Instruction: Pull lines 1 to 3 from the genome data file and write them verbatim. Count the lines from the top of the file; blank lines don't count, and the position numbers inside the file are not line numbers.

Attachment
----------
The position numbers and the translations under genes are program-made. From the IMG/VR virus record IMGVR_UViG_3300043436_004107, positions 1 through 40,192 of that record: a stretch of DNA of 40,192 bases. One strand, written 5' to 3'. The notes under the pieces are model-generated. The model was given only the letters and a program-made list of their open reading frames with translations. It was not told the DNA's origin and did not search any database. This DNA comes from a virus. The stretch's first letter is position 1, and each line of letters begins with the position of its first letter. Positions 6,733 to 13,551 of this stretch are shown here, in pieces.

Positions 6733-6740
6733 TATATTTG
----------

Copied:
The position numbers and the translations under genes are program-made. From the IMG/VR virus record IMGVR_UViG_3300043436_004107, positions 1 through 40,192 of that record: a stretch of DNA of 40,192 bases. One strand, written 5' to 3'. The notes under the pieces are model-generated. The model was given only the letters and a program-made list of their open reading frames with translations. It was not told the DNA's origin and did not search any database. This DNA comes from a virus. The stretch's first letter is position 1, and each line of letters begins with the position of its first letter. Positions 6,733 to 13,551 of this stretch are shown here, in pieces.

Positions 6733-6740
6733 TATATTTG